👉 The Minute Man/Woman: A result that no one remembers is forgotten easily. The Minute Man/Woman is the one in charge to document the results during the meeting, visible to everyone. Thus, no further coordination is necessary afterwards and everything relevant has been recorded already.
Of course, all roles can also be filled by one person, but this can be easily overwhelming. With distributed roles, the burden of managing the whole meeting is not as usual on the shoulder of the team leader but distributed across the participants. Consequently, everyone feels more involved and furthermore develops also the competencies needed for a hybrid work setting.
🤓 Want to know “How to shape meaningful interactions?”
4️⃣ Facilitation methods that make sense– or how do we actually achieve our goal?
Method number 1 in most meetings is free floating discussion. However, it is only one of many possibilities. Besides, it is rarely the best.
Think before about the actual goal of the meeting and the different agenda items. Then define facilitation methods that best support you to reach the goal. There are so many facilitation methods that they would blow up this article. Therefore, at this point only my two favorites:
For decision making: There are countless ways to make decisions (and not make them). In hybrid meetings, the Consent principle from sociocracy often works well. As long as no one says, “I have a serious objection to….”, the decision is taken.
For creative processes: When it comes to developing new ideas, brainstorming or brainwriting is usually used. In addition to these evergreens, our favorite is 124-all from the “Liberating Structures”. This technique invites everyone to think first for themselves, then in pairs, then in four and only then it is shared in the large group. As a result, ideas go through several quality-improving stages, and everyone has their say.
5️⃣ The secret sauce for your hybrid meeting: awareness of what you are doing!
A hybrid meeting is a space where people interact. This space can be consciously designed!
If you do not invest energy in a suitable choice of facilitation methods, you are for sure very fast in preparing the meeting, but with a high probability the meeting itself will be less successful. If you do not consider how to include everyone by conscious decisions on your facilitation methos, it allows extroverts a big stage and prevents introverts from bringing in their point of view.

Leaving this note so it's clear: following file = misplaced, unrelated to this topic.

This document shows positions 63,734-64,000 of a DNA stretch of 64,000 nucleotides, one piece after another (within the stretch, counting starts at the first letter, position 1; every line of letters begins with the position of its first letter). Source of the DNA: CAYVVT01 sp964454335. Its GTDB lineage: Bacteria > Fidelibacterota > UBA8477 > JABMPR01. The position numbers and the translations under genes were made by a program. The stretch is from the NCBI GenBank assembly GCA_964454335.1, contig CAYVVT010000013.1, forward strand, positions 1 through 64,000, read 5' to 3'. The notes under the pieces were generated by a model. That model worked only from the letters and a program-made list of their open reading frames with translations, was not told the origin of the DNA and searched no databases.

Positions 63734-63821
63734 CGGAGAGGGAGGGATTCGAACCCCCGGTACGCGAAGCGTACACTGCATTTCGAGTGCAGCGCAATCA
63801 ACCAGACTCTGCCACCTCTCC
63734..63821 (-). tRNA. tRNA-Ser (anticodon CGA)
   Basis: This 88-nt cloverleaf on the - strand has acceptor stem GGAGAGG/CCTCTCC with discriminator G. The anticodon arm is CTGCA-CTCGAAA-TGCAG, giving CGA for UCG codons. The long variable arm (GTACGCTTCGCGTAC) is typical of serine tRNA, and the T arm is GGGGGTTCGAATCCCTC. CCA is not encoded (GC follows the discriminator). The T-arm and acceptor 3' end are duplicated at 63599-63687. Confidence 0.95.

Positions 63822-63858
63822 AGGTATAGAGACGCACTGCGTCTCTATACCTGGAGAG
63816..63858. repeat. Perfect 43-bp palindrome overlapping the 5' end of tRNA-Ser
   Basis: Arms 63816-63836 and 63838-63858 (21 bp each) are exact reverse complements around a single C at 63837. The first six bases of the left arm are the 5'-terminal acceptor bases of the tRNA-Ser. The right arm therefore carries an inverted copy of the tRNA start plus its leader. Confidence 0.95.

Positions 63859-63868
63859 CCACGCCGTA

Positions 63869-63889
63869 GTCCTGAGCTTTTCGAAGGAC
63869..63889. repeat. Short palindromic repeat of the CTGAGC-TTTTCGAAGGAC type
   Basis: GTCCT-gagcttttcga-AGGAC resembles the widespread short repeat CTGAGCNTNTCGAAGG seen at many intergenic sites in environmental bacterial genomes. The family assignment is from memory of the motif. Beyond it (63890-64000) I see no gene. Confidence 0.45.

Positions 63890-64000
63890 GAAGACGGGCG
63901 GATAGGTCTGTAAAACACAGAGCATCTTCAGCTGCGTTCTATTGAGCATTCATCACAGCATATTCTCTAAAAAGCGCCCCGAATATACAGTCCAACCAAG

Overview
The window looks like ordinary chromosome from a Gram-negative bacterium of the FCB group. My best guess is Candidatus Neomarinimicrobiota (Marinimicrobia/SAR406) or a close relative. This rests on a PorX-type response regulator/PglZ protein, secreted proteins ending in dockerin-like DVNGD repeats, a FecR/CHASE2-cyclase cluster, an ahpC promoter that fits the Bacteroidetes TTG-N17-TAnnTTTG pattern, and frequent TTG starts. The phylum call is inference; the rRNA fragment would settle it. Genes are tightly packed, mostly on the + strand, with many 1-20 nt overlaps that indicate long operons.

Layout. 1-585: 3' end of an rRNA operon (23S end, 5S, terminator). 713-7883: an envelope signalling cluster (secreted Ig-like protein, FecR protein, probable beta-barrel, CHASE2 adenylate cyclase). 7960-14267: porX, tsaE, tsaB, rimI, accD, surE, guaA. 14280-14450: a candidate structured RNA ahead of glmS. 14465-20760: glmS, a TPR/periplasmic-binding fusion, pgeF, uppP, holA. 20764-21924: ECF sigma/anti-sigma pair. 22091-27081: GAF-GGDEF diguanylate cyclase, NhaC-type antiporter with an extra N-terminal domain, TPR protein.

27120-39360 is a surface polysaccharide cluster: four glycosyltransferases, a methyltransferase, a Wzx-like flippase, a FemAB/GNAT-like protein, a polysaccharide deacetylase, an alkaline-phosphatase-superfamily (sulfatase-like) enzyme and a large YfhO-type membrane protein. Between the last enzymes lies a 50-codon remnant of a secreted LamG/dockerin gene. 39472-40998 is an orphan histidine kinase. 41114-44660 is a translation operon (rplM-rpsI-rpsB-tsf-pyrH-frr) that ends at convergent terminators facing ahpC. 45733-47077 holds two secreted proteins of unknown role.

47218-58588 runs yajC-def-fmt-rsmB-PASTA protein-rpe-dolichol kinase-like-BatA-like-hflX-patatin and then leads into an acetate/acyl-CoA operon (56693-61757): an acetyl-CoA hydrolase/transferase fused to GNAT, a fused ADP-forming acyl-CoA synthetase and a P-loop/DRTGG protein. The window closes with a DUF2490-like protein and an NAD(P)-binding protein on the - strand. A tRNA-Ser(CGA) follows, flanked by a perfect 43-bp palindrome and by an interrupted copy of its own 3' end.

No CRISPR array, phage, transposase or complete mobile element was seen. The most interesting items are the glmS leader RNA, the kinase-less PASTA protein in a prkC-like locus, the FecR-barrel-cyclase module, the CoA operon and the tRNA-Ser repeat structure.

In virtual meetings power is balance. No one has a bigger desk or the better chair. In hybrid meetings, it can easily happen that the on-site participants are more actively involved than the remote participants on the screen due to their physical presence. The facilitator should counteract this and consciously choose methods that counteract this imbalance of power. For example, remote participants are always the first to speak.
Hybrid meetings are a challenge! But at the same time, they offer the opportunity to combine the best of both worlds – presence and online.
Are you aware that hybrid collaboration is about much more than hybrid meetings?
🤓 Want to know more about our workshops about hybrid workplaces?
Katja Keischnigg & Barbara Covarrubias Venegas (2021): How to prepare engaging and productive virtual meetings?
Abril Canale & Barbara Covarrubias Venegas (2021): Best practices for online teams collaboration
Katja Keischnigg & Barbara Covarrubias Venegas (2021): How to choose the best online platform for your virtual event?
Covarrubias Venegas, Barbara (2020): How to use objects/props in your virtual training?
Covarrubias Venegas, Barbara/Keischnigg, Katja (2021): How can we create interaction with breakout rooms in our virtual live sessions?
Abril Canale & Barbara Covarrubias Venegas (2021): How to design online courses to bring learning journeys alive?
Abril Canale & Barbara Covarrubias Venegas (2021): How can we use stories and fairytales in our training